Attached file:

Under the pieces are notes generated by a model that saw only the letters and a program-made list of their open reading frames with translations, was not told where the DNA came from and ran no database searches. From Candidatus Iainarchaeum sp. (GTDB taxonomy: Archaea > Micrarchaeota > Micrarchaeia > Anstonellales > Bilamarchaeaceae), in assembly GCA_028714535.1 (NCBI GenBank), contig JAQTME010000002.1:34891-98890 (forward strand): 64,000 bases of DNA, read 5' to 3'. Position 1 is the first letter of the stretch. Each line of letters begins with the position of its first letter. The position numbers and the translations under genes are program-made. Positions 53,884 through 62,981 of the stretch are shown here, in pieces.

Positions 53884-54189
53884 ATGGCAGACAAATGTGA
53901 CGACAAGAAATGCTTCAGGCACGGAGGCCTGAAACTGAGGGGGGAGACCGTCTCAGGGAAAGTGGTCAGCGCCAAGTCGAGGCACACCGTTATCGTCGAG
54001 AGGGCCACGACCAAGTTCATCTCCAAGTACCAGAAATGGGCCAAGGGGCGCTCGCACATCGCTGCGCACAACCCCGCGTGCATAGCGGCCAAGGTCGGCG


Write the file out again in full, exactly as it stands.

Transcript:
Under the pieces are notes generated by a model that saw only the letters and a program-made list of their open reading frames with translations, was not told where the DNA came from and ran no database searches. From Candidatus Iainarchaeum sp. (GTDB taxonomy: Archaea > Micrarchaeota > Micrarchaeia > Anstonellales > Bilamarchaeaceae), in assembly GCA_028714535.1 (NCBI GenBank), contig JAQTME010000002.1:34891-98890 (forward strand): 64,000 bases of DNA, read 5' to 3'. Position 1 is the first letter of the stretch. Each line of letters begins with the position of its first letter. The position numbers and the translations under genes are program-made. Positions 53,884 through 62,981 of the stretch are shown here, in pieces.

Positions 53884-54189
53884 ATGGCAGACAAATGTGA
53901 CGACAAGAAATGCTTCAGGCACGGAGGCCTGAAACTGAGGGGGGAGACCGTCTCAGGGAAAGTGGTCAGCGCCAAGTCGAGGCACACCGTTATCGTCGAG
54001 AGGGCCACGACCAAGTTCATCTCCAAGTACCAGAAATGGGCCAAGGGGCGCTCGCACATCGCTGCGCACAACCCCGCGTGCATAGCGGCCAAGGTCGGCG